1 Kings 8:37–40 (ESV)

37 “If there is famine in the land, if there is pestilence or blight or mildew or locust or caterpillar, if their enemy besieges them in the land at their gates, whatever plague, whatever sickness there is,

1 Kings 8:37–40 has a wider perspective than the previous possible situation, for it takes into consideration famine, sickness, blight or mildew, locust, or whatever other kind of plague there might be. Not only does this section deal with a variety of different circumstances, but it also shows that these circumstances may lead either individuals or the whole nation to turn to the Lord in prayer. 1 Kings 8:38 contains the phrase knowing the affliction of his own heart, and it is followed by a reference to the forgiveness of sin. This appears to indicate that knowing the affliction of his own heart indicates more than a knowledge that the person is suffering, but that he is aware of the reason for affliction to come upon him. That person would be seeking the forgiveness for which Solomon’s prayer asked.

There are at least two important doctrinal issues that these verses bring before us. The first of these is what theologians call the omniscience of God; that is, he knows all things. This doctrine is found in the language that confesses that it is only the Lord who understands what is in the hearts of human beings.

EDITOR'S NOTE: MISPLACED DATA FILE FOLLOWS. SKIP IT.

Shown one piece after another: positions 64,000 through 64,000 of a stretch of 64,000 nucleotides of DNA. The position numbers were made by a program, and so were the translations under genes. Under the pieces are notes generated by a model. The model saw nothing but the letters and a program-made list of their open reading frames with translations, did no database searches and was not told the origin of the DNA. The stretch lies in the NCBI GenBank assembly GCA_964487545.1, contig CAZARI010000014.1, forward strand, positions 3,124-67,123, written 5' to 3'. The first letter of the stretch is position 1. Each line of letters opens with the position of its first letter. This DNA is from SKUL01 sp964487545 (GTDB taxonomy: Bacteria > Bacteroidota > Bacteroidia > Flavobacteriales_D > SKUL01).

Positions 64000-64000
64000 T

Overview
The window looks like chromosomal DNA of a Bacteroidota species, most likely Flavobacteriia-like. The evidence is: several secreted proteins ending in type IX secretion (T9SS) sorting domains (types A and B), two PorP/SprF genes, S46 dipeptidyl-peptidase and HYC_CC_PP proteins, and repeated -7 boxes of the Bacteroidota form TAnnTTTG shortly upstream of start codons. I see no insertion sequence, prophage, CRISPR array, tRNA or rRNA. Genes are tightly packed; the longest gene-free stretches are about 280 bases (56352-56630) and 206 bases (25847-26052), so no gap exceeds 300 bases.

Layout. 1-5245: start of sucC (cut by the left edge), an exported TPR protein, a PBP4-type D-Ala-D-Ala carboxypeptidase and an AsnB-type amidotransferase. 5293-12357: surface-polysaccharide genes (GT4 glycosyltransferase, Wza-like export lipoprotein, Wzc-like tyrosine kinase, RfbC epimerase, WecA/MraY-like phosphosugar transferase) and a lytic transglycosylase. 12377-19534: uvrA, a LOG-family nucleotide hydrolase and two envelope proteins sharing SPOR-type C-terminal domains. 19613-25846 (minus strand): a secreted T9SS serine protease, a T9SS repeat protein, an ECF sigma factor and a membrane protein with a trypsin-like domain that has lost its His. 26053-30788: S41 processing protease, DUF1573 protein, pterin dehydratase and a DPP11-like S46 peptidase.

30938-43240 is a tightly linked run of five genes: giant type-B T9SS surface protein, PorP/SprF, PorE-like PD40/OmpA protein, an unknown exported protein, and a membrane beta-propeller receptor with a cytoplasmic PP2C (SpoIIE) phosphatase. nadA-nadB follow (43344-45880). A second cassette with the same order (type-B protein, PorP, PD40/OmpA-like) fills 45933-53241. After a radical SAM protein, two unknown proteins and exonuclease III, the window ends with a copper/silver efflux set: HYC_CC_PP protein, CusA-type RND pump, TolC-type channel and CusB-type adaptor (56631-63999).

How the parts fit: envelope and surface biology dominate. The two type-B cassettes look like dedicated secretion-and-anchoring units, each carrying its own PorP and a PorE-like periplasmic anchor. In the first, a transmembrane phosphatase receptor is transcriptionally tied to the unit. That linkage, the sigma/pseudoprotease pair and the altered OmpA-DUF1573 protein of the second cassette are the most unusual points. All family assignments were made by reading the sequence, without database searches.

The other important doctrinal issue has to do with the fear of the Lord. Solomon mentions many different circumstances in which the people will pray and seek an answer from God. But most important to him is that those who pray will learn from the answer that they receive that God is to be feared. The fear of the Lord is an issue that causes a bit of misunderstanding, because we often associate fear with terror. The fear that Solomon is speaking of, however, is not terror but a sense of holy reverence for the one who is able to answer such a multitude of different kinds of prayer. It is similar to the fear exhibited by the disciples when Jesus calmed the storm upon the Sea of Galilee.

It is a difficult lesson to learn that reverent fear and love can go together. Indeed, they ought to go together. Prayer itself is based upon the assumption that we are communicating to a Being who does have control over the lives of us and those around us, as well as nature itself. If we did not believe in his power, then why speak to him as we do? Yet there is another question to ask. Why do we so often pray without exhibiting reverence toward the one of whom we are asking great things? We are taking God for granted, treating Him as if he were our servant. It is especially necessary, when we ask for forgiveness, that we understand how great that forgiveness is. We should have the same fear that we have if, by God’s grace, we escape from a life-threatening disaster. We should ask ourselves what would be the result if God did not forgive us? And the answer to that question is that we should be eternally condemned!